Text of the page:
Monday, 6 December 2010

Conservative candidate selection policy - Authoritarian?

At the General Election 2010 the Conservative Party stated, in their "Invitation to join the government of Britain", which was signed by David Cameron: "So my invitation today is this: join us, to form a new kind of government for Britain.". Indeed, the Foreward of their manifesto stated: "So we offer a new approach..........It is a change from one political philosophy to another." This same document continues: "Our fundamental tenet is that power should be devolved from politicians to people, from the central to the local." Discussing devolution of power, the Conservative manifesto states (p.63): "We will make politics more local, more transparent and more accountable".

Those statements are all the more hypocritical when considering the latest edict issued by Conservative Central Office on the review being carried out of those candidates which are presently on the 'A' list. That list, it will be recalled, is the list of candidates 'approved' by CCHQ who may be considered for selection by constituency branches. The act of imposing only approved candidates from which a constituency can choose is authoritarian and negates the free choice of those branch members. (To digress for one moment, three of the points on which selection panels should take note: Conviction/Manner & Attitude/Depth & Intellect would appear to be pointless in their inclusion as they show no evidence of having been very effective in the past. Very few Conservative MPs possess any conviction or principle; possess a servile manner to their party; and exhibit little intellect!)

So when Cameron promised a new political philosophy and a new form of government, he was not joking - was he? What has been introduced is, in fact, more of the same central control/central decision making followed by the last government, resulting in less choice for the electorate - one of the 'benefits' of communism, I seem to recall!

For any system of electing political representation to be considered fair, it must as a central tenet include free, unencumbered choice - not just in the election of a representative, but the choice of those candidates from which the final selection can be made. When considering the most dangerous element in our politics today, or the greatest menace to the democracy of our nation, the answer has to be: David William Donald Cameron!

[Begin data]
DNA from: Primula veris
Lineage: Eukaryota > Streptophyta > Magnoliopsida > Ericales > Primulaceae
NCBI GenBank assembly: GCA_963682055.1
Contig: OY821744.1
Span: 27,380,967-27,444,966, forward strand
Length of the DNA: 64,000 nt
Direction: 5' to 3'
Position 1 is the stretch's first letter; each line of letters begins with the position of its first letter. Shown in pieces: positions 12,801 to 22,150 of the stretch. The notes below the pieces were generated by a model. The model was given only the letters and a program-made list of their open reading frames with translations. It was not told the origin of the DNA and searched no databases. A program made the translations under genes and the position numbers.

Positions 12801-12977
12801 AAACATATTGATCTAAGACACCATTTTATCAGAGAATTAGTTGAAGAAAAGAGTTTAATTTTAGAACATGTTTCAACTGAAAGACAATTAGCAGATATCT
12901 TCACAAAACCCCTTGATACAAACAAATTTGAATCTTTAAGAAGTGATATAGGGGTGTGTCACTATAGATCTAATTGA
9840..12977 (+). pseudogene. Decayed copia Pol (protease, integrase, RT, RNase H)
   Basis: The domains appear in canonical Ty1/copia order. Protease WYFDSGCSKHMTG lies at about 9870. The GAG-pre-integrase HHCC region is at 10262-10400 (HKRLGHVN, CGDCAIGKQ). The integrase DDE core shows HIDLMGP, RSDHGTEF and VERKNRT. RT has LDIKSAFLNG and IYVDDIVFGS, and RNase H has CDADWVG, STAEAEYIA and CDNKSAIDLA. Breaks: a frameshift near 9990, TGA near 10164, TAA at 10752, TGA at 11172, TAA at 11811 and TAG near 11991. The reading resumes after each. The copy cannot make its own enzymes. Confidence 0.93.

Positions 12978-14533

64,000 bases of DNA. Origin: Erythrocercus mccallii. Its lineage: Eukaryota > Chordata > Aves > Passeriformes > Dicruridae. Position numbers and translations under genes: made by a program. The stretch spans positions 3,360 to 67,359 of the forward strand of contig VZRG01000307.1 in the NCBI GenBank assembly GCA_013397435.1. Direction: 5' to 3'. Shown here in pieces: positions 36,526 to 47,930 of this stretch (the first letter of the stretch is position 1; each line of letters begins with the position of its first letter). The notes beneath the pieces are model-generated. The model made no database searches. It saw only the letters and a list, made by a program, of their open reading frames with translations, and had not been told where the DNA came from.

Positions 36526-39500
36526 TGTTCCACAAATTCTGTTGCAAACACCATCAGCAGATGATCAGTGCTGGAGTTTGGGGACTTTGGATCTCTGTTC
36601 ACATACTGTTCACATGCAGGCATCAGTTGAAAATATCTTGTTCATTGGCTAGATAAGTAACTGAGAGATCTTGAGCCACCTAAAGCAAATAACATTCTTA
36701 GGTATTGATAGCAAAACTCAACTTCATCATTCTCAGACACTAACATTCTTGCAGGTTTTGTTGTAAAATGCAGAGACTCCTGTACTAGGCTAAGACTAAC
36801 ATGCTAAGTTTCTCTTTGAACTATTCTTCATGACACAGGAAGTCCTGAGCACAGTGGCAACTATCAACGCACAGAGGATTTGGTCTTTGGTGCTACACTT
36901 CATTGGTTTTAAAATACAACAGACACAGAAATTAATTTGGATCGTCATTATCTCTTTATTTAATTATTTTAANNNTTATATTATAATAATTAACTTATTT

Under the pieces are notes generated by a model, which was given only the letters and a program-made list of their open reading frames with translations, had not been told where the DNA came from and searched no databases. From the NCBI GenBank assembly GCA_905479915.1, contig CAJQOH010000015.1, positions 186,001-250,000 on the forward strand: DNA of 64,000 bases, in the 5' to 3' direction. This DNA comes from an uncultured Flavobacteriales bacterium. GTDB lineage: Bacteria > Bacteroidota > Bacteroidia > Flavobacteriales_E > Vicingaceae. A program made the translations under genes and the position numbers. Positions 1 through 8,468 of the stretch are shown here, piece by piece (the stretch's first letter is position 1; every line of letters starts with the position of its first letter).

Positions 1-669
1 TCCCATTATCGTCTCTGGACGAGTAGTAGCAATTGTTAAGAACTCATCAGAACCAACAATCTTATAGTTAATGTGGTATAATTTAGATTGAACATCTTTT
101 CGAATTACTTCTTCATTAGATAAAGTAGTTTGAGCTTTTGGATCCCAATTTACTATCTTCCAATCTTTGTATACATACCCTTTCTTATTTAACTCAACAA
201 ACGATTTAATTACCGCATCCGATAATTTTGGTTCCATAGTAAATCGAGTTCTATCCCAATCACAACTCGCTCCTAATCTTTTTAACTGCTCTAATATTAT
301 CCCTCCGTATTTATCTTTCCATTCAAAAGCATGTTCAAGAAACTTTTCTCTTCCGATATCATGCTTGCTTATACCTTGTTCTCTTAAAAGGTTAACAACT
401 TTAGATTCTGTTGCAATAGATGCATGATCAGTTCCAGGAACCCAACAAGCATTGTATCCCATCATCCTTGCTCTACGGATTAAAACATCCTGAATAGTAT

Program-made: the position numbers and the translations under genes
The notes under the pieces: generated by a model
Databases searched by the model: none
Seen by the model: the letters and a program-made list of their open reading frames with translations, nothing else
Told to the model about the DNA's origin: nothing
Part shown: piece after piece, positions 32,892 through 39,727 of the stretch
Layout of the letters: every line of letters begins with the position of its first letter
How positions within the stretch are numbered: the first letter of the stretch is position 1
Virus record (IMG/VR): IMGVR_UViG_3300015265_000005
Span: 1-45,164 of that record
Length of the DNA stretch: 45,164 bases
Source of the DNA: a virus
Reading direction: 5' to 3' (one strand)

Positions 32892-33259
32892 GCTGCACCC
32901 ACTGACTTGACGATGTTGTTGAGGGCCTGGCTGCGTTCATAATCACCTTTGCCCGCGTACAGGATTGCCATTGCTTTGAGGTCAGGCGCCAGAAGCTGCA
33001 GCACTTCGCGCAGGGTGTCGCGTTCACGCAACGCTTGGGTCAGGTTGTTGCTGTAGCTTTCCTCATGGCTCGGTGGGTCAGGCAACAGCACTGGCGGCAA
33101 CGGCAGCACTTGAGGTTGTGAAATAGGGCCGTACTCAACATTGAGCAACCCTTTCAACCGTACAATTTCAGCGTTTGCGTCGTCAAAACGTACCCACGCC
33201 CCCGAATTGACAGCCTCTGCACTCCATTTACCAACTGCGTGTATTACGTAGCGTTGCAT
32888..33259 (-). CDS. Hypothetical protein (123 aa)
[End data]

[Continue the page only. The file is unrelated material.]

Jules Williamson said...

You're wrong to describe the approved candidate's list as the A List - that was something entirely different that got shelved a couple of years ago.

I think it's perfectly reasonable to judge the current candidates by the same criteria, otherwise how can it be fair? All of them should have shown all of the criteria in the election campaign, so it shouldn't be a problem. It will, however, weed out the slackers from the committed.

Every party has an approved list - it would be a PR disaster waiting to happen if they didn't - plus it allows CCHQ to get to know their candidates, and more importantly, vice versa.

The system does not preclude local members from becoming an approved candidate and applying for their local seat. In addition it does not preclude current candidates that fail this assessment, for re-applying to the Parliamentary Assessment Board again, once it re-opens.

There will only be a few seats that the Conservative will be able to win at the next election, so surely we should have the most committed, best candidates in place in those seats.

There have been too many people who have stood for councillor, who find out it's harder than it looks - multiply that 1,000 times for a parliamentary candidate and you need someone who's trained and has experience in campaigning, fundraising, etc.

Witterings From Witney said...

Jules Williamson: First you need a Conservative party, which doesn't exist at the moment. Then you need candidates who realise that they are answerable to their electorate and not the Party whip.

Get those two items in place and then we can have a discussion about lists!